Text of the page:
Get to know Farm Fresh Produce

    A family company with family values, working to get the best prices and produce for everyone we associate with.



North Carolina produce
-- especially our delicious sweet potatoes -- makes up a good portion of our business.

    Some of the best produce in the world comes from the great state of Mississippi.

 Need to know more?

    The Farm Fresh Produce team is always happy and available to answer any questions you may have. Just call us or drop us an email.

Great growers produce great fruits & vegetables

    Our relationship with two of the finest farming outfits in the United States allows us to always provide quality product.
   Alexander Farms and Topashaw Farms were carefully selected by Farm Fresh Produce to meet the needs of even the most demanding customer.

Contact Us

Phone/Fax Numbers

Toll-Free: 1-800-606-9267 (YAMS)

Fax: 1-800-807-9267 (YAMS)

Local N.C. Phone: (910) 920-9874

Local Quebec, Canada: (514) 461-0836

Local Mississippi Phone: (662) 796-1977

Cell Phone: (910) 508-8933



Email


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    Sweet Potatoes

    Information Courtesy of North Carolina Sweet Potato Commission.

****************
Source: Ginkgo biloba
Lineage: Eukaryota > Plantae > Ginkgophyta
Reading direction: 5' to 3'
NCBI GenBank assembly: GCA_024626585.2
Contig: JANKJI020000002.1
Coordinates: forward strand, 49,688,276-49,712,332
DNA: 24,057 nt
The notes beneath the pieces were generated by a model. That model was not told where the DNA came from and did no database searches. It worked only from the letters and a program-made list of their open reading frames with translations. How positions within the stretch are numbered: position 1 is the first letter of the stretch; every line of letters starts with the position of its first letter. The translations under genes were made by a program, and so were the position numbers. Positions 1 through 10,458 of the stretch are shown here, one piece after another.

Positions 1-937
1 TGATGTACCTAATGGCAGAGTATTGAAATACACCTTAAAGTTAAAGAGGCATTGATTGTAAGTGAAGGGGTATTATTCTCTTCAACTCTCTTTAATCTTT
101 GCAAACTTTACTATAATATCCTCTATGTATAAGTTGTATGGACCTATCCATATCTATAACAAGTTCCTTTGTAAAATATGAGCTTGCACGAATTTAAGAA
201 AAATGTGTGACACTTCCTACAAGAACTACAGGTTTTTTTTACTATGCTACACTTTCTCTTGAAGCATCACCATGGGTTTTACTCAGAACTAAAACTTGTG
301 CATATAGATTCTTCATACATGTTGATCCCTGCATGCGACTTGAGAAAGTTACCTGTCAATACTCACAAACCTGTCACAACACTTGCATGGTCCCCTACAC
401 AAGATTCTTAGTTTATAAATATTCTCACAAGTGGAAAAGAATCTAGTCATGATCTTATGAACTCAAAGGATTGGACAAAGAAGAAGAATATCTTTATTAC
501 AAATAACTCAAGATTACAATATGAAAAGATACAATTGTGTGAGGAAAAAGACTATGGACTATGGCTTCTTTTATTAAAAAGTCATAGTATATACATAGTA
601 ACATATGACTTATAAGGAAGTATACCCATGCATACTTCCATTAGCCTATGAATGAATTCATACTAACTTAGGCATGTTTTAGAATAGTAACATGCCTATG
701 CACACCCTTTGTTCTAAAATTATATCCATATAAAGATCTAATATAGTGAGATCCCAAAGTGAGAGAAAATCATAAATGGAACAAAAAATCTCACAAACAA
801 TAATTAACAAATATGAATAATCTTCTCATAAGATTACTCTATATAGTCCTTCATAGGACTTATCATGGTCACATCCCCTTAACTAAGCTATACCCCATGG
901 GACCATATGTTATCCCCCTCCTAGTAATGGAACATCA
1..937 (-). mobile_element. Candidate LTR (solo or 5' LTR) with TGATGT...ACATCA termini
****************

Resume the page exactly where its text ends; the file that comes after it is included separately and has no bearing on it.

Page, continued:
Varieties

    Although there are literally hundreds of sweet potato varieties, a few grow especially well in North Carolina. Their wide array of colors and subtle flavor variations can really add that special something to even the most mundane of dishes. (Click this link for anything-but-mundane sweet potato recipes.)


    The North Carolina Sweet Potato Commission shows us 9 (nine) of those varieties in this image, in their unsliced forms:



    Here's another photo of the same varieties, except sliced to show the beautiful colors adding sweet potatoes to your recipes can provide:



  • Covington

    Covington sweet potatoes have a pinkish-colored skin, described as "rose"-like by the N.C. Sweet Potato Commission. Flesh is moist and orange.

    According to the state's Sweet Potato Commission, Covingtons are by far the most popular variety, with an 87-percent (87%) share of planted produce in the year 2009 in North Carolina.

         
    Whole Covington Sweet Potato    Sliced Covington Sweet Potato

  • Beauregard

    Beauregard varieties, like their close cousins the Covington, also have rose-colored skin and a moist, orange flesh.

    They are the second-most popular sweet potato to plant in North Carolina, with
    a 10-percent (10%) share of planted crops.

         
    Whole Beauregard Sweet Potato    Sliced Beauregard Sweet Potato

  • Hernandez

    Reddish skin with a moist, orange flesh.

         
    Whole Hernandez Sweet Potato    Sliced Hernandez Sweet Potato

  • Purple Sweet Potato


    A fascinating new, as-of-yet unreleased variety of sweet potato, with a purple skin and moist purple flesh, unlike the Japanese and Murasaki sweet potatoes, which are colorful but have drier flesh.

         
    Whole Purple Sweet Potato            Sliced Purple Sweet Potato

  • Evangeline Sweet Potato